I usually write my blogs with some music on. I am listening to Gulzar in Conversation with Tagore album. I am fascinated with the opening piece
Gulzar in Conversation with Tagore
A refugee salesman carrying a bundle of jaggery on his head was passing by a long and broad path. A buzzing umbrella of bees was hovering over his head on top of his bundle. When the sun rose, the heat from the burning fire ball started to melt the bundle of jaggery.
The innocent refugee was not aware of this fact. His thirst builds up that he begins to lick the sweat flowing down his face. He was quite surprised to taste sweetness in his sweat, as he is walking on the deserted open space all alone.
I am such an innocent refugee who is wondering at the trickling sweetness from the bundle of Tagore’s poetry placed on my head, I lick the sweetness in trickles of joy.
I believe this introduction aptly links up my experience of The Bliss Catchers series which was 30th Session as per Avis Viswanathan. I accidentally came to know of this event in the facebook space. Then, I spent some time trying to find out about this talk show and saw some of Avis videos. I was curious and I love bookstores but the timing is seriously offensive for me.
Since my self-imposed curfew is 6 pm kind of a hindrance by itself; but I needed this experience so curfew got sidetracked for once. That never stopped me from worrying my brains about the ticking clock. But, despite that fact, the ladies got my entire attention.
I decided to go only at 6 pm after much debate. A lightening decision to visit the store to attend this event resulted in two important things; I got an Anchor Quick Stitch Kit and attended an exceptional event with interesting controversial insights.
AVIS Viswanathan of Avis Initiative wears multiple caps of professional ventures. He curates a talk show titled “The Bliss Catchers” to present prominent celebrity to understand their processes and their game plans to handle situations of opportunities and hurdles in their pursuit of happiness.
Today Avis was in conversation with two modern day women achievers | Ms. Janaki Sabesh and Ms. Akhila Krishnamurthy. Both these exceptional ladies were proofs to the fact that when beauty and intelligence are available in the right mix, nothing can be unachievable for the bliss seeker. Both of them come from a Tam-Braham community which supported their pursuit to intrinsic happiness in fields of Media.
I was fascinated to listen to both the ladies. Janaki and Akhila talked about their career from the subjective perspective. At times, I wanted to hear them talk about the choices that they had to make between personal commitments and professional commitments. Both of them spoke about their family backing them in their route to pursuit of happiness.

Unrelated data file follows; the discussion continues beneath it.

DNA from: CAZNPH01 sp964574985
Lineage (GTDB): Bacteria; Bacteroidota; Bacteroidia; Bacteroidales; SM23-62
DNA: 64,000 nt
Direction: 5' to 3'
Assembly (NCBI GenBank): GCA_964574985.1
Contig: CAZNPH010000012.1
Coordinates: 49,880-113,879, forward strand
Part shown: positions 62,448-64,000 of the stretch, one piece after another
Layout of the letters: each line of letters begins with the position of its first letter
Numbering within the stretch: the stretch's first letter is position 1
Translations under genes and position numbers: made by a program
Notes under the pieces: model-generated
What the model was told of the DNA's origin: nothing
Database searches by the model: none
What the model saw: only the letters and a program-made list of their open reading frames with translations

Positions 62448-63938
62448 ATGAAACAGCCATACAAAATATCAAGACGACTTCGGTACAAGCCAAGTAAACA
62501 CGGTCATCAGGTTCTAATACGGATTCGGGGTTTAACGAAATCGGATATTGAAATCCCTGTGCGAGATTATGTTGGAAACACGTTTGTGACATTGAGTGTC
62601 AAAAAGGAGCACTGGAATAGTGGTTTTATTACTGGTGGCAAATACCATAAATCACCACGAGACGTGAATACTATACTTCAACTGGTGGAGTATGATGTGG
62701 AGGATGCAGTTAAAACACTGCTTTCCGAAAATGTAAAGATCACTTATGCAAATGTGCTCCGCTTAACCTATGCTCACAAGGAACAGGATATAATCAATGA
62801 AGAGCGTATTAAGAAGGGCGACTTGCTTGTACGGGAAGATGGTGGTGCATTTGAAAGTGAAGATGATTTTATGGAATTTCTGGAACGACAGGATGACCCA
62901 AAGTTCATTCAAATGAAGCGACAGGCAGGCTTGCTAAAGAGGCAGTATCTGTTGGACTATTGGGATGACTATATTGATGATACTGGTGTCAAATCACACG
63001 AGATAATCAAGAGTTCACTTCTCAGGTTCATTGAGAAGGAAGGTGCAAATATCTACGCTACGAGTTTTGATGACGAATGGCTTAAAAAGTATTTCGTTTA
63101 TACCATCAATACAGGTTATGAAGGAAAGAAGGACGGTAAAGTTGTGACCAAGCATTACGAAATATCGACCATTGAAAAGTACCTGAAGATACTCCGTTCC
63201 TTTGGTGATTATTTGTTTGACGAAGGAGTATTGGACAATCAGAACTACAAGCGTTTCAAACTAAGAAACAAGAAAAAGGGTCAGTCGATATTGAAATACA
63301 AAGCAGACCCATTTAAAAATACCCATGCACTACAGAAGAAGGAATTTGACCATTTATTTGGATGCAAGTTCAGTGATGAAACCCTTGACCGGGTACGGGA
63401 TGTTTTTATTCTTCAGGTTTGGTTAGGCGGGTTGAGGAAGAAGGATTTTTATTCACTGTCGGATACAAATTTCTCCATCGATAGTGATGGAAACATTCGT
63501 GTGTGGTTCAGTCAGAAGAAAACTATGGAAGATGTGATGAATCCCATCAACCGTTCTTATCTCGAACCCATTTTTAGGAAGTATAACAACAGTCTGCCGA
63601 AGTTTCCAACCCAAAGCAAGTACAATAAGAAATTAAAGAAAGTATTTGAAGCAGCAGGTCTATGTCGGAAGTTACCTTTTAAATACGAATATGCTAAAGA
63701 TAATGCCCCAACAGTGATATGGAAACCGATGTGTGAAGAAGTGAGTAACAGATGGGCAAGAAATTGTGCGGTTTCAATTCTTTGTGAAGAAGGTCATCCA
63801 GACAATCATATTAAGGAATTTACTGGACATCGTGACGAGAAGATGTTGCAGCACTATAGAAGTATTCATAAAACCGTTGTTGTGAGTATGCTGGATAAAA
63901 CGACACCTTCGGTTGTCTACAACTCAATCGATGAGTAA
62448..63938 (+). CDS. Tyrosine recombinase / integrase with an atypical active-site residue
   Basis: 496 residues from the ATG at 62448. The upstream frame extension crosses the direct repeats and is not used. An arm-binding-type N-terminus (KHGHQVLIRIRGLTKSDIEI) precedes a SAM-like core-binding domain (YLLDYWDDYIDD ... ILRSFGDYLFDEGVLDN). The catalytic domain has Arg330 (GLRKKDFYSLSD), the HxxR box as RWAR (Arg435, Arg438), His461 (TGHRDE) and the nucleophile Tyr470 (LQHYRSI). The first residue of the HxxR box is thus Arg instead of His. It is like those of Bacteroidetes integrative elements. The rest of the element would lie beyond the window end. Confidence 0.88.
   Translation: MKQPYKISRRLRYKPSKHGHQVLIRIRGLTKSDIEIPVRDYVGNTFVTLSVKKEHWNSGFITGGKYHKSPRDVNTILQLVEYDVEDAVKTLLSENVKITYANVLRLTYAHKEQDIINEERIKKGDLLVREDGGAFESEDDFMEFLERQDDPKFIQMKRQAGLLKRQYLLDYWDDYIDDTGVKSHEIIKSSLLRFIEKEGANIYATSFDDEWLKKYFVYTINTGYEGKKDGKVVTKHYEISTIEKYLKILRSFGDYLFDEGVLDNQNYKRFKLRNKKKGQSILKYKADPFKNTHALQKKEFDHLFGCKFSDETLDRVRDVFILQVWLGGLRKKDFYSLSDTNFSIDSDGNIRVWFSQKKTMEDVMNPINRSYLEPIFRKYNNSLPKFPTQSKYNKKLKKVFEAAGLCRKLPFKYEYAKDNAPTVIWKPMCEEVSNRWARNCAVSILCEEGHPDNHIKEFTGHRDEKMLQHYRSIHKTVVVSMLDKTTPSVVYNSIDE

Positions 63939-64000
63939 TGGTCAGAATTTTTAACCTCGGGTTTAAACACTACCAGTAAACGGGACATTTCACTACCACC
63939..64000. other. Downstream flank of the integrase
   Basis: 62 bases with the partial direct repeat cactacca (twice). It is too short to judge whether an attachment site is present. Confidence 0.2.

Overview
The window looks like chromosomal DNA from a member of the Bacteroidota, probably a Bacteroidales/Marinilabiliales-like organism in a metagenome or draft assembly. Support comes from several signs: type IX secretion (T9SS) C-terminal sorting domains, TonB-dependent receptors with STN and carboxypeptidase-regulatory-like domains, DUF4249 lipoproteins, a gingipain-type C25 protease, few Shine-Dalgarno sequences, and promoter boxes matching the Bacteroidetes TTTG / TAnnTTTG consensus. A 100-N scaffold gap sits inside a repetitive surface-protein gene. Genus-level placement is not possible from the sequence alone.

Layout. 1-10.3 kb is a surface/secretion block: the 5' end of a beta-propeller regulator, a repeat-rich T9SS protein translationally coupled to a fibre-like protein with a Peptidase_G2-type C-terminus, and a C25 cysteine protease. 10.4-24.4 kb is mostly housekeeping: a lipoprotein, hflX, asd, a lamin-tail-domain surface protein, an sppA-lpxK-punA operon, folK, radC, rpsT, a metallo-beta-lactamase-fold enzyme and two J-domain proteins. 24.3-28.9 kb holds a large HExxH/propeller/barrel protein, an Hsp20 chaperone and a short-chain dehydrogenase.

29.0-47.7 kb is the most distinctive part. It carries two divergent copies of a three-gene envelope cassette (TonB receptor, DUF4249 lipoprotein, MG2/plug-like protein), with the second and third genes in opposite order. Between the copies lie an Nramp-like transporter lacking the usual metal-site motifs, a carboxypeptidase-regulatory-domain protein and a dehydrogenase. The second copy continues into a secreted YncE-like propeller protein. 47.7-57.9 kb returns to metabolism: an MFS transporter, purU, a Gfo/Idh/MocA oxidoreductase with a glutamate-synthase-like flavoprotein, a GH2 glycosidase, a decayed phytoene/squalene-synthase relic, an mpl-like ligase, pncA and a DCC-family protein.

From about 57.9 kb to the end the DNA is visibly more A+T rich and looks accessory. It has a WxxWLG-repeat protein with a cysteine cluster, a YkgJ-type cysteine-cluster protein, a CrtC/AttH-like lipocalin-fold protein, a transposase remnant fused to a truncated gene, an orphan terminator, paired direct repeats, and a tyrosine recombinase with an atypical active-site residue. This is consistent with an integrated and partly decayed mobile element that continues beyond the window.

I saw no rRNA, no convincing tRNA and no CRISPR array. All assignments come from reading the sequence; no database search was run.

Both talked about handling different profession based requirements and how the journey started and how it moved forward. How the life process brought to their forefront those events that led to their various projects in their respective careers.
Janaki broke into a storytelling session with the group and I was totally fascinated though a little reluctant to repeat her cues for the story that she performed. Singeri Rangarajan’s Haircut Day. I would have played around the initial part of the story with putting in right date for cutting his hair and various finer points of haircuts and his superstitions that he had about haircut. But then, that’s the storyteller in me.
Those 90 minutes of conversation with them showed their various aspect of their life and choices, which resulted in their flow of lives’ achievement in their timeline. I was nervously eyeing my mobile for the ticking time. Akhila sang a song for the audience on viewer’s request during the Q&A session. But there was one question in my mind and that I wanted to ask them if they ever experienced the “state of flow” in their work. But eventually in my nervousness I asked a question about, if happy ending was really necessary for stories? Is less than happy ending acceptable? Both in stories and in concepts charted out for cultural events?
Janaki played it safe and kept to the beaten track, said she preferred to work with happy endings stories more than sad ones given the existence of sadness all around. But she did incorporate stories which is much more complex emotional materials. She believed in striking a balance. But felt happiness was more important than sadness. I slightly disagree with her; but then, that is me.
Akhila had space to work around the question and spoke of the existence of all forms of expression of human experiences pitched in the various events organized in the Arts Event Management. I was partially processing their response while waiting for Avis to windup, so I could leave ASAP but not without buying that cross stitch kit. Gulzar’s album brings me back to the present.
Gulzar voice concludes saying that the saint seeking alms is the same, so is the spiritually lost Jogi is the same, and so is that girl waiting eternally is the same ~ by Tagore.
Somehow, I don’t know how long the album has been playing for now; but within my space of writing these thoughts of my experience, I have found my positive flow and desire to have a process based conversation with both the ladies, if possible.
Thank you Avis, Janaki and Akhila! I had a wonderful time.
Pictures from the Event
[Photo Courtesy: Self | Need to work on my photo taking skills! :-P)]